excellence in education and student development.
Ann Huffman and Heidi Wayment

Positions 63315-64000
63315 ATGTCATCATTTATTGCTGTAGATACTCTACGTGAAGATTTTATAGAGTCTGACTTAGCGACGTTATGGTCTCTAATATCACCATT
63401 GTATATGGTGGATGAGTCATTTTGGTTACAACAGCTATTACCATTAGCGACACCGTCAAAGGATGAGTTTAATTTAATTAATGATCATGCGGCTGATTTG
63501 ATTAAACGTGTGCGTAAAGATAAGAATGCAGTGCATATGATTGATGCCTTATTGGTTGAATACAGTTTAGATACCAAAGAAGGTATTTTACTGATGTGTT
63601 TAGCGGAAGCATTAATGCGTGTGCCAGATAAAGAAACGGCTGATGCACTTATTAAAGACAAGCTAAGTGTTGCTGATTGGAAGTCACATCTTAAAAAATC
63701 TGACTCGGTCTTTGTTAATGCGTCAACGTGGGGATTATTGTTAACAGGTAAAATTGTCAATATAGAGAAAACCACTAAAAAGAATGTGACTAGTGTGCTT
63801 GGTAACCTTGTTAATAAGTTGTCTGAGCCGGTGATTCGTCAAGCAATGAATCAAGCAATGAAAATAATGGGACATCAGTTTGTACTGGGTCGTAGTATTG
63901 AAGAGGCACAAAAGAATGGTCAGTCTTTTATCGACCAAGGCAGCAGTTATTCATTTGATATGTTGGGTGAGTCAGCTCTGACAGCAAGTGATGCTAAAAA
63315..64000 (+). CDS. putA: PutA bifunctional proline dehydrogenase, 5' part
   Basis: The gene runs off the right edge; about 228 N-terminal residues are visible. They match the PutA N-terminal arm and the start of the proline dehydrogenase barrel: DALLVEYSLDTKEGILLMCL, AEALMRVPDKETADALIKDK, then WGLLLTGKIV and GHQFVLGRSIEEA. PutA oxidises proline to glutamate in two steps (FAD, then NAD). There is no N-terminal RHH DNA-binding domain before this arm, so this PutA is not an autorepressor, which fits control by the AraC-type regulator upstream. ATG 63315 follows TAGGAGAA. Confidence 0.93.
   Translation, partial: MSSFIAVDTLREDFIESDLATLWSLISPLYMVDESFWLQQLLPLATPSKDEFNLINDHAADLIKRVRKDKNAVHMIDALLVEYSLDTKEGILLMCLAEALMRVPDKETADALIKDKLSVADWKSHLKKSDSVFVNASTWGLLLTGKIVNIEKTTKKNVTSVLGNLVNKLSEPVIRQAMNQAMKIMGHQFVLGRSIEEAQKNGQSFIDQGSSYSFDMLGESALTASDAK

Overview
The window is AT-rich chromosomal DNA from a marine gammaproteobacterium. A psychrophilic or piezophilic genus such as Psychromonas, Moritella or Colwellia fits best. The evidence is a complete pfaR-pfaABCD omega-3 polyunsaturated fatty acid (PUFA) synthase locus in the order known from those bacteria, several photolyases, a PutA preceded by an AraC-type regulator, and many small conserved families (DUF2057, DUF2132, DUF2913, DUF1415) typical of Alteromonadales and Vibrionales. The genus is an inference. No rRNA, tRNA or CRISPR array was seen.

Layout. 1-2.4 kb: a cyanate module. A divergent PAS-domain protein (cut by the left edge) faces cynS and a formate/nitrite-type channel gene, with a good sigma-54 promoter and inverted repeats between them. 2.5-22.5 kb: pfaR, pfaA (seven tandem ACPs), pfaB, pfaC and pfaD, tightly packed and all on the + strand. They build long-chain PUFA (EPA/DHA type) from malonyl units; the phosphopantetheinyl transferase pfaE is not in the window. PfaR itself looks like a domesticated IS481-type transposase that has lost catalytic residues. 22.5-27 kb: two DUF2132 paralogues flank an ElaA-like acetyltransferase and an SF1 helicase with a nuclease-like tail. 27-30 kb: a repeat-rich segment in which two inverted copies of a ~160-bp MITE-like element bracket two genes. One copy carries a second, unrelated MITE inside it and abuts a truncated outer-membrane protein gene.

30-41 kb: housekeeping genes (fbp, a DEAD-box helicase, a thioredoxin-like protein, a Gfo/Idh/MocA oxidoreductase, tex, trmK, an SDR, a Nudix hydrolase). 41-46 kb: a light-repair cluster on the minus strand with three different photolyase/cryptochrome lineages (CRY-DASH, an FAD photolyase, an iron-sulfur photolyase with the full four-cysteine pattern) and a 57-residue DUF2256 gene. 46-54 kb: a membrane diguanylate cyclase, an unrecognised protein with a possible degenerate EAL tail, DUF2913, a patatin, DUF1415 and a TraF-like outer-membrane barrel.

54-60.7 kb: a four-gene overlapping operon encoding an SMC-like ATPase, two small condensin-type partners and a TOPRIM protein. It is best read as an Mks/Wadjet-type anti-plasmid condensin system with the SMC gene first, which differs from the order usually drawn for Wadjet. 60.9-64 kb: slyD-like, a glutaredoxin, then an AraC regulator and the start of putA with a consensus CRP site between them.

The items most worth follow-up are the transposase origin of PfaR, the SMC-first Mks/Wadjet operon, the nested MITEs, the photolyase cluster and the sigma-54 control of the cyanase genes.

Ann Huffman and Heidi Wayment (Primary Investigators) from Psychological Sciences and colleagues in NAU Department of Athletic Training (Debbie Craig, Lead Primary Investigator, and Monica Lininger, Primary Investigator) have been awarded 2.25 year grant ($399,377) grant awarded from the NCAA/Department of Defense. One of 10 funded national projects, their study "Changing the culture of concussion reporting: A cultural analysis and implementation model" utilizes innovative as well as time-tested approaches to study the impact of athletic culture on concussion-related reporting behavior, including cultural analysis of Division I football settings, traditional interview and survey research, as well as athletes' implicit and explicit attitudes regarding concussion-related reporting behavior. These methods are incorporated in a community-based participatory research paradigm in order to work with key stakeholders at four Division I football programs to design and assess interventions that will be effective for their programs.